7. Gibbs RG: Long-term treatment with estrogen and progesterone enhances acquisition of a spatial memory task by ovariectomized aged rats. Neurobiol Aging 2000;21:107–116.
  8. Morrison JH, Brinton RD, Schmidt PJ, Gore AC: Estrogen, menopause, and the aging brain: how basic neuroscience can inform hormone therapy in women. J Neurosci 2006;26:10332–10348.
  9. Zandi PP, Carlson MC, Plassman BL, Welsh-Bohmer KA, Mayer LS, Steffens DC, Breitner JC: Hormone replacement therapy and incidence of Alzheimer disease in older women: the Cache County Study. JAMA 2002;288:2123–2129.
  10. Henderson VW, Benke KS, Green RC, Cupples LA, Farrer LA: Postmenopausal hormone therapy and Alzheimer’s disease risk: interaction with age. J Neurol Neurosurg Psychiatry 2005;76:103–105.
  11. Siegfried T: Neuroscience: it’s all in the timing. Nature 2007;445:359–361.

 goto top of outline Author Contacts

Walter A. Rocca, MD, MPH
Division of Epidemiology, Department of Health Sciences Research
Mayo Clinic, 200 First Street SW
Rochester, MN 55905 (USA)
Tel. +1 507 284 3568, Fax +1 507 284 1516, E-Mail

 goto top of outline Article Information

Published online: March 6, 2008
Number of Print Pages : 4
Number of Figures : 3, Number of Tables : 0, Number of References : 11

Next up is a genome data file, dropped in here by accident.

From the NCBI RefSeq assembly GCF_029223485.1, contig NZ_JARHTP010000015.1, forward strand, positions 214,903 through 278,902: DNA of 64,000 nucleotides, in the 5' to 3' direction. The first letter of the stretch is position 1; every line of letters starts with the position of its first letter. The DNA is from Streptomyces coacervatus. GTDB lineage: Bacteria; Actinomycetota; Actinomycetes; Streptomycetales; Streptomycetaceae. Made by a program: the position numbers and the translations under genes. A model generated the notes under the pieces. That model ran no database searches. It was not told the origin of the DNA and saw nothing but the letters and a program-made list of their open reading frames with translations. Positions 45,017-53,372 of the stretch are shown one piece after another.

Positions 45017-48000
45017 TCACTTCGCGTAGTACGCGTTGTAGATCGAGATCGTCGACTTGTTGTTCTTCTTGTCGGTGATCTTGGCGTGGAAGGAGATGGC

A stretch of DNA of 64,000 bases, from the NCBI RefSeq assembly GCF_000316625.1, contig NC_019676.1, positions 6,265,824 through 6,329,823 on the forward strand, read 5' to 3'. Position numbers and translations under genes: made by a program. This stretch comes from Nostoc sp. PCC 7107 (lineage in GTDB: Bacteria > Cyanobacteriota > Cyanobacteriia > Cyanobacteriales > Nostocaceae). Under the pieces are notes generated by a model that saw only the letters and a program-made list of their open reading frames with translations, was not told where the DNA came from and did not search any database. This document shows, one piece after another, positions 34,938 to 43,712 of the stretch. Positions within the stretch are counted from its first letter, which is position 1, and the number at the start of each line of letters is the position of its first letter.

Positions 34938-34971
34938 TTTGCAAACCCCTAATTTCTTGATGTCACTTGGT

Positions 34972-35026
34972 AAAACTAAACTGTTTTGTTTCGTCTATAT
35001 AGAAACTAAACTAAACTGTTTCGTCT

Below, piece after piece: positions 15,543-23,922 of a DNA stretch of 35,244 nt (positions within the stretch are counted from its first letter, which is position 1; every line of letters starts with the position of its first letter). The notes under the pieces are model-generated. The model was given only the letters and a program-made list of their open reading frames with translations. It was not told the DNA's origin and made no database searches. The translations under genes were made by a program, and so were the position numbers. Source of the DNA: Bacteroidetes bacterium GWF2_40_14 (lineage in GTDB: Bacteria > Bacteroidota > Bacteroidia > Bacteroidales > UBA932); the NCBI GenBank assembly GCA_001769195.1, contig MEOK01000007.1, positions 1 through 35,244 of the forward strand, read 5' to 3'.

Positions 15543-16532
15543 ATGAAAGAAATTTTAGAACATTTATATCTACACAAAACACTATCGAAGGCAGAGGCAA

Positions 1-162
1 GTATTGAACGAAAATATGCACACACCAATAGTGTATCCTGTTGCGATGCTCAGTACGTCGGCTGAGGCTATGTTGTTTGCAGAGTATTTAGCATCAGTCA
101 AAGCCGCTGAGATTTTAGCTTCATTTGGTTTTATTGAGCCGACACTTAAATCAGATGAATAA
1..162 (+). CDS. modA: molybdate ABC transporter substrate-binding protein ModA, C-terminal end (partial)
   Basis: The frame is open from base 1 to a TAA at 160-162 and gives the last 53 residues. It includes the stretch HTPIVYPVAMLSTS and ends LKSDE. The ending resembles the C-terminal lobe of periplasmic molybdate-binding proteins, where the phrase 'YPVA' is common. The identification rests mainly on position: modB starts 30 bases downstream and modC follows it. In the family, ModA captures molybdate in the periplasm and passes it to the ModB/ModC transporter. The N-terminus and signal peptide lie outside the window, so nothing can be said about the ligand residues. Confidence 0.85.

goto top of outline Publication Details

Neurodegenerative Diseases

Vol. 5, No. 3-4, Year 2008 (Cover Date: March 2008)

Journal Editor: Nitsch R.M. (Zürich), Hock C. (Zürich)
ISSN: 1660–2854 (Print), eISSN: 1660–2862 (Online)

For additional information:

Copyright / Drug Dosage / Disclaimer

Copyright: All rights reserved. No part of this publication may be translated into other languages, reproduced or utilized in any form or by any means, electronic or mechanical, including photocopying, recording, microcopying, or by any information storage and retrieval system, without permission in writing from the publisher or, in the case of photocopying, direct payment of a specified fee to the Copyright Clearance Center.
Drug Dosage: The authors and the publisher have exerted every effort to ensure that drug selection and dosage set forth in this text are in accord with current recommendations and practice at the time of publication. However, in view of ongoing research, changes in goverment regulations, and the constant flow of information relating to drug therapy and drug reactions, the reader is urged to check the package insert for each drug for any changes in indications and dosage and for added warnings and precautions. This is particularly important when the recommended agent is a new and/or infrequently employed drug.
Disclaimer: The statements, opinions and data contained in this publication are solely those of the individual authors and contributors and not of the publishers and the editor(s). The appearance of advertisements or/and product references in the publication is not a warranty, endorsement, or approval of the products or services advertised or of their effectiveness, quality or safety. The publisher and the editor(s) disclaim responsibility for any injury to persons or property resulting from any ideas, methods, instructions or products referred to in the content or advertisements.